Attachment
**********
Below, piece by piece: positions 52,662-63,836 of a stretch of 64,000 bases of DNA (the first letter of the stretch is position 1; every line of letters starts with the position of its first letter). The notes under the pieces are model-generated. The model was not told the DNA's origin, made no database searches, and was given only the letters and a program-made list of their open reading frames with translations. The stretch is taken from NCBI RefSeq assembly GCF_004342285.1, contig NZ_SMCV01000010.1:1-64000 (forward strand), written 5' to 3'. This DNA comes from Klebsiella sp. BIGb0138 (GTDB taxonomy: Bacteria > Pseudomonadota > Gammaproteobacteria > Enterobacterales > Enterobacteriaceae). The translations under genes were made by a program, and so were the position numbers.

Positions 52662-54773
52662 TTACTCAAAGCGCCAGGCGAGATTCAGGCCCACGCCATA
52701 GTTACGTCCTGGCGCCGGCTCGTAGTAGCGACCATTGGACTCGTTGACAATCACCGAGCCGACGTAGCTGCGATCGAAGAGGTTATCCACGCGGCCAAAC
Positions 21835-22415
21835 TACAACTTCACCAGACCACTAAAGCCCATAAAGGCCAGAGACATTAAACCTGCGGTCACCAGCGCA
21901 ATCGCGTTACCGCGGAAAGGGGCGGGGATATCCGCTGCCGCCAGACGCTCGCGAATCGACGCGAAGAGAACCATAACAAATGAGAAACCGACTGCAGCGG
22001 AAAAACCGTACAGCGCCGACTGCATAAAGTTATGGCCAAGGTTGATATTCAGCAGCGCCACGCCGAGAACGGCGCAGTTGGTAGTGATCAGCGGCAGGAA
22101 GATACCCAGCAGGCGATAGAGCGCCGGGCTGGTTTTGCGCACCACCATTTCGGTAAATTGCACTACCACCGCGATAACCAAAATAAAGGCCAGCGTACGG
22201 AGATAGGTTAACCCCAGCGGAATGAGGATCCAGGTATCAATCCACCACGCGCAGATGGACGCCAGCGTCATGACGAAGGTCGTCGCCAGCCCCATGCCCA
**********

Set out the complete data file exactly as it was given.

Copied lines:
Below, piece by piece: positions 52,662-63,836 of a stretch of 64,000 bases of DNA (the first letter of the stretch is position 1; every line of letters starts with the position of its first letter). The notes under the pieces are model-generated. The model was not told the DNA's origin, made no database searches, and was given only the letters and a program-made list of their open reading frames with translations. The stretch is taken from NCBI RefSeq assembly GCF_004342285.1, contig NZ_SMCV01000010.1:1-64000 (forward strand), written 5' to 3'. This DNA comes from Klebsiella sp. BIGb0138 (GTDB taxonomy: Bacteria > Pseudomonadota > Gammaproteobacteria > Enterobacterales > Enterobacteriaceae). The translations under genes were made by a program, and so were the position numbers.

Positions 52662-54773
52662 TTACTCAAAGCGCCAGGCGAGATTCAGGCCCACGCCATA
52701 GTTACGTCCTGGCGCCGGCTCGTAGTAGCGACCATTGGACTCGTTGACAATCACCGAGCCGACGTAGCTGCGATCGAAGAGGTTATCCACGCGGCCAAAC
Positions 21835-22415
21835 TACAACTTCACCAGACCACTAAAGCCCATAAAGGCCAGAGACATTAAACCTGCGGTCACCAGCGCA
21901 ATCGCGTTACCGCGGAAAGGGGCGGGGATATCCGCTGCCGCCAGACGCTCGCGAATCGACGCGAAGAGAACCATAACAAATGAGAAACCGACTGCAGCGG
22001 AAAAACCGTACAGCGCCGACTGCATAAAGTTATGGCCAAGGTTGATATTCAGCAGCGCCACGCCGAGAACGGCGCAGTTGGTAGTGATCAGCGGCAGGAA
22101 GATACCCAGCAGGCGATAGAGCGCCGGGCTGGTTTTGCGCACCACCATTTCGGTAAATTGCACTACCACCGCGATAACCAAAATAAAGGCCAGCGTACGG
22201 AGATAGGTTAACCCCAGCGGAATGAGGATCCAGGTATCAATCCACCACGCGCAGATGGACGCCAGCGTCATGACGAAGGTCGTCGCCAGCCCCATGCCCA